You will notice that intellectually inferior leftist elites do this constantly, that is, disguise simple contempt (which comes first) as intellectual superiority (a mere by-product of the emotional state), whether they are talking about global warming, economics, religion, "right wing talk radio," Sarah Palin, etc. Again, they are just like everyone else, only prone to disguising their feelings under a veneer of tenurebabble or MSM groupthink.
And this is why they are so incredibly blind to their prejudices: because they are first felt and only then disguised as self-evident "thoughts." And because these liberal feeling-thoughts are not self-evident to the conservative, the liberal imagines that it must emanate from malevolence, which is to say, evil.
For example, liberals always mischaracterize Rush Limbaugh as hateful, when I can't even remember ever hearing him angry. Rather, the predominant mood of the program is nearly always one of joie de vivre -- as in joyously kicking liberal's asses. Just because they hate having this done to them, they imagine that Rush is hateful.
This is why conservatives generally think that liberals are simply innocently ignorant or willfully stupid, while liberals feel that conservatives are evil. And since we are evil, there is no reason to develop sensible arguments to deal with us. You don't argue with evil, you condemn it. Thus, invective, defamation, and moral condemnation are the left's stock-in-trade (e.g., "The Worst Person in the World"), from the mountains of academia, to the midloons of the state run media, to the lowbrowlands of Hollywood, and into the sewer of dailykos and huffingandpuff.
Psychoanalytic therapy works exactly along these lines -- at least the form of therapy in which I was trained. That is, whatever a patient says about the past, it is presumed that he is actually (in some sense) making a statement about the present -- about his own present psychic organization, about his relationships and conflicts, and especially about the here-and-now reality of the therapeutic situation.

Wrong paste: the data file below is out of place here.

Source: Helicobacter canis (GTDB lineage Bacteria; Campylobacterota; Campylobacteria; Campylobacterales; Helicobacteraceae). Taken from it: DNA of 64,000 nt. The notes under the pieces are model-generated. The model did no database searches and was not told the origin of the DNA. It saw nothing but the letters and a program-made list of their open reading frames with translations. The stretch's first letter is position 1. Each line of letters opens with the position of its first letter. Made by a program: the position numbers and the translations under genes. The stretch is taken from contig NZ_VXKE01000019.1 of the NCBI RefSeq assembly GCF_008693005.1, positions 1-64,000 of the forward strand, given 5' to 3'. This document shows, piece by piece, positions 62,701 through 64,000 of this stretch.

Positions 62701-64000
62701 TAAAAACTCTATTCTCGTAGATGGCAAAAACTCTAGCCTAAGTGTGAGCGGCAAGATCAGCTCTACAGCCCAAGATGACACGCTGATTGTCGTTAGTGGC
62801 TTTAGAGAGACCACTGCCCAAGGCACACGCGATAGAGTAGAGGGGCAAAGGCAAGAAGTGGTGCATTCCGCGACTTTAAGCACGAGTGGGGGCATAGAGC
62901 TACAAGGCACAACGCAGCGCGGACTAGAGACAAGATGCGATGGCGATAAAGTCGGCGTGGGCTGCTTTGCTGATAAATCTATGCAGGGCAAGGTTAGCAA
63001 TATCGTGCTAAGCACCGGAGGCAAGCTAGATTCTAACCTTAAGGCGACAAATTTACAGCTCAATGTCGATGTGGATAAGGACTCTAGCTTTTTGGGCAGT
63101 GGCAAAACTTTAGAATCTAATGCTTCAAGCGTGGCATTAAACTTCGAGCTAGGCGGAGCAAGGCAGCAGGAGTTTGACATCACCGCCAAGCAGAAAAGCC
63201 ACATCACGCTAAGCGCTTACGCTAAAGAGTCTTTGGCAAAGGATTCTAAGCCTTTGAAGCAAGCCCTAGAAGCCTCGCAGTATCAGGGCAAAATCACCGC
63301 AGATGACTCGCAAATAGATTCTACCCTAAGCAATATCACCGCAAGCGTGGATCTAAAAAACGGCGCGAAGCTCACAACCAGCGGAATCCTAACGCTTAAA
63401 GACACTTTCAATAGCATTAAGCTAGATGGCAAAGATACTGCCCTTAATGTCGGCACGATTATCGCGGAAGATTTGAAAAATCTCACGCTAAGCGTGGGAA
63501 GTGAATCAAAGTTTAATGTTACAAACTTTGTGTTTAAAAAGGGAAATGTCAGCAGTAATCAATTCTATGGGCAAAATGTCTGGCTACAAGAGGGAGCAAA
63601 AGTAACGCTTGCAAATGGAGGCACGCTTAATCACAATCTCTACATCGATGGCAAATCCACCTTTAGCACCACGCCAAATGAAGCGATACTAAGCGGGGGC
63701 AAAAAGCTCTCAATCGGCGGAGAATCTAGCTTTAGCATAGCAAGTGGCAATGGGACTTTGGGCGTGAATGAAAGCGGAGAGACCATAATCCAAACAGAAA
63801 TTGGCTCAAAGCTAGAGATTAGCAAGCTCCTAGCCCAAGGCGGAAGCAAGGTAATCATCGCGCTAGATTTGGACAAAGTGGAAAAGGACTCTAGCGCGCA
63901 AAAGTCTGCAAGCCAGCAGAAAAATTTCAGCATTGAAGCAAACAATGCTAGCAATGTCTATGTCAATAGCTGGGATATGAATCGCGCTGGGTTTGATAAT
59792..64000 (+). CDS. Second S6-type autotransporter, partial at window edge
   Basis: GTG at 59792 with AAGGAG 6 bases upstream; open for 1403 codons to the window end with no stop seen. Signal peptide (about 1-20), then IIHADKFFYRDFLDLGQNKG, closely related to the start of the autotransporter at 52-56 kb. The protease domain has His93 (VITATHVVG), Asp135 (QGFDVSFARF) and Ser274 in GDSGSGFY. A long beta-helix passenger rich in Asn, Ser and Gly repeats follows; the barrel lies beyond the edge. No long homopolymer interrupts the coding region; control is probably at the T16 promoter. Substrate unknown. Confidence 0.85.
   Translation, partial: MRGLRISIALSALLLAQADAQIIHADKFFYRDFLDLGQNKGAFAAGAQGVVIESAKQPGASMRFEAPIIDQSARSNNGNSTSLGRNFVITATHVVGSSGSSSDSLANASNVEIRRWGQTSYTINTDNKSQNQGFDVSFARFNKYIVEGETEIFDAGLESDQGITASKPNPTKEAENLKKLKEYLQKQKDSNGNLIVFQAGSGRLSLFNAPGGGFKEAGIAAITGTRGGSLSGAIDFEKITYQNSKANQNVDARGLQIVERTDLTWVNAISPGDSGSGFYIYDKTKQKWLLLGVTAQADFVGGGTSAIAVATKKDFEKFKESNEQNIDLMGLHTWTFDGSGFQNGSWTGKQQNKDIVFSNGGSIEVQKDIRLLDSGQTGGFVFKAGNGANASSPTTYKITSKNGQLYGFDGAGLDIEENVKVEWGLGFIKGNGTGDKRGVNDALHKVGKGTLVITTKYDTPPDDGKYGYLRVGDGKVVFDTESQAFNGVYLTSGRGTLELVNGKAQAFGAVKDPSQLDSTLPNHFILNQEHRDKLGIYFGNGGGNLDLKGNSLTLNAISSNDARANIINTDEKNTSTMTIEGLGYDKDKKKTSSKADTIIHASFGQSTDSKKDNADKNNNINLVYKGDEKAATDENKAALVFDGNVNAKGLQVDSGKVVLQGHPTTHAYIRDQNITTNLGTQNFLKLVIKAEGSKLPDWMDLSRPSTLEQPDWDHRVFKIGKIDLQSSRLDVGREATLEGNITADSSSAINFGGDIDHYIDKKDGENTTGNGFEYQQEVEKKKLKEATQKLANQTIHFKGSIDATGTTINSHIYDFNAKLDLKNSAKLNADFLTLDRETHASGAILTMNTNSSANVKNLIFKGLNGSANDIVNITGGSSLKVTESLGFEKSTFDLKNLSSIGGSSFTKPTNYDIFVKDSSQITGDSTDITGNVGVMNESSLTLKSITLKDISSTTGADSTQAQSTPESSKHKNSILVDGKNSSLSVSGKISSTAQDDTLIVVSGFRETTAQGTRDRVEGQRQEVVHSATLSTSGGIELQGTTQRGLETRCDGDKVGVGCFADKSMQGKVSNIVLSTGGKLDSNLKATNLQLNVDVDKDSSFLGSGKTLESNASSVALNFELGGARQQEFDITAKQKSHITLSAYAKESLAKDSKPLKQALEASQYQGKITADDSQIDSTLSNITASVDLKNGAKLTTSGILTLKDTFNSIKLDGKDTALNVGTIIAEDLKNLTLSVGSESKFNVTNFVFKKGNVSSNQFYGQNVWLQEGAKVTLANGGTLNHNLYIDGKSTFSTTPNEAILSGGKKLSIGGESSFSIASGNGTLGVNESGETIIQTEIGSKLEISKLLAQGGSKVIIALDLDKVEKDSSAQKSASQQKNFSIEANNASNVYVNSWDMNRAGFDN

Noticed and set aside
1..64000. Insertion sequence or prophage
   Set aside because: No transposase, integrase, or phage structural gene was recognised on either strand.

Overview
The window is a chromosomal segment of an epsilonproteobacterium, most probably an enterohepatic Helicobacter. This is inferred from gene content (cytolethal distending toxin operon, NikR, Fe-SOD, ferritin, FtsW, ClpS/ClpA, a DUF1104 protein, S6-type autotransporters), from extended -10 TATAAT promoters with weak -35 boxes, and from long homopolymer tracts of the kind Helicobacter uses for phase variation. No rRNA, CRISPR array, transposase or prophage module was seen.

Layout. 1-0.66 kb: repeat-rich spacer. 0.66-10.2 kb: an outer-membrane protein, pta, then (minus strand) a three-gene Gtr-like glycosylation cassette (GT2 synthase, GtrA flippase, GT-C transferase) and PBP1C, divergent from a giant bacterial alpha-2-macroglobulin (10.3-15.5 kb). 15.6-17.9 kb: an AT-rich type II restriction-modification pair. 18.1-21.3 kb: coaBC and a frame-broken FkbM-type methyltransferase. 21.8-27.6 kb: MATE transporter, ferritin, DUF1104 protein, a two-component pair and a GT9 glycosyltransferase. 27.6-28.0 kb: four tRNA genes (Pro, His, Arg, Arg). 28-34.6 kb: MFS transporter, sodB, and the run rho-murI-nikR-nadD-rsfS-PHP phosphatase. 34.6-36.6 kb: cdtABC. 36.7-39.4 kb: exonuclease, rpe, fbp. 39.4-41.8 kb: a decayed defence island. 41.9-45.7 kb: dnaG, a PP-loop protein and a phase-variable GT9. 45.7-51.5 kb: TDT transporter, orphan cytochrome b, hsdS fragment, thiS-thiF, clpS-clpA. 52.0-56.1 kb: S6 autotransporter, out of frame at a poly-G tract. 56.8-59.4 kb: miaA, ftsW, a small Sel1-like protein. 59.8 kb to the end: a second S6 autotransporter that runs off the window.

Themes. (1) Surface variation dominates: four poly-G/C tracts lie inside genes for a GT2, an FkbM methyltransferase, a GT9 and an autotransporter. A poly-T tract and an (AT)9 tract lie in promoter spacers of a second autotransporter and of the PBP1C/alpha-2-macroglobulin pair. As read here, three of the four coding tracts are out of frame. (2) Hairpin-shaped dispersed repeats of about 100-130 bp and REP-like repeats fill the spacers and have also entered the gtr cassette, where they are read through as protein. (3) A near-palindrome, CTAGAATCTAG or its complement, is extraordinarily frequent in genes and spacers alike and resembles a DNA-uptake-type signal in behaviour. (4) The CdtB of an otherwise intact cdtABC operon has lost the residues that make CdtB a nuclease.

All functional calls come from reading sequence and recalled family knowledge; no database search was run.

In fact, this is what Bion meant by O. That is, as he sat there with a patient, he considered the reality of the situation to be an evolving bipersonal field -- an ultimately unknowable, noumenal reality that shifts and changes on a moment-to-moment basis. One must notice the subtle changes in the state of this field, and not necessarily get distracted by the content, since the content is more like the penumbra around O. (You married cats out there, think, for example, of when there is an, er, disturbance in the force. You only find out later -- if at all -- what it was really about. Marry a female, and you are signing up for continuous reports on the emotional weather.)
In order to intuit O -- or for O to evolve into (k) -- we must, as Bion wrote, "suspend memory, desire, and understanding." When in the presence of anyone, there is an unstated, preverbal reality between or "around" the two of you. This reality -- which is an aspect of O -- is as "real" as the conscious speech that passes between the two parties. You could say that it is more like the background, context, field, or "container" for what transpires within it. And it isn't an "empty" space, but -- as in modern physics -- a space that conditions the content "within" it. (Someone once said that you know how you really feel about someone by the instantaneous feeling you have when you receive a letter and see their name.)
We all notice this field, even if only (or especially) unconsciously. Call it the "vibes" of a situation if you like. As a therapist, one is trained to pay close attention (but not react) to the vibes given off by a patient (the "counter-transference"), since they speak volumes about the psychic reality in which the patient lives and has his being. Furthermore, one must be especially careful not to confuse the patient's vibes with one's own, which is easy to do if one lacks insight and awareness.
We all experience this from time to time. For example, we might be in a bad mood, so we experience our spouse as a different person than we did yesterday -- as a persecutory presence. Or perhaps you have listened to a particular piece of music, thinking you didn't like it, when it was just the mood you were in.
Sometimes we can awaken from a powerful dream, but the emotional state of the dream will persist during the day. For me, it is a common experience that certain types of music are inaccessible if I am not in the right frame of mind. What can sound like the music of the spheres one day can sound like music of the squares the next.
To be continued.....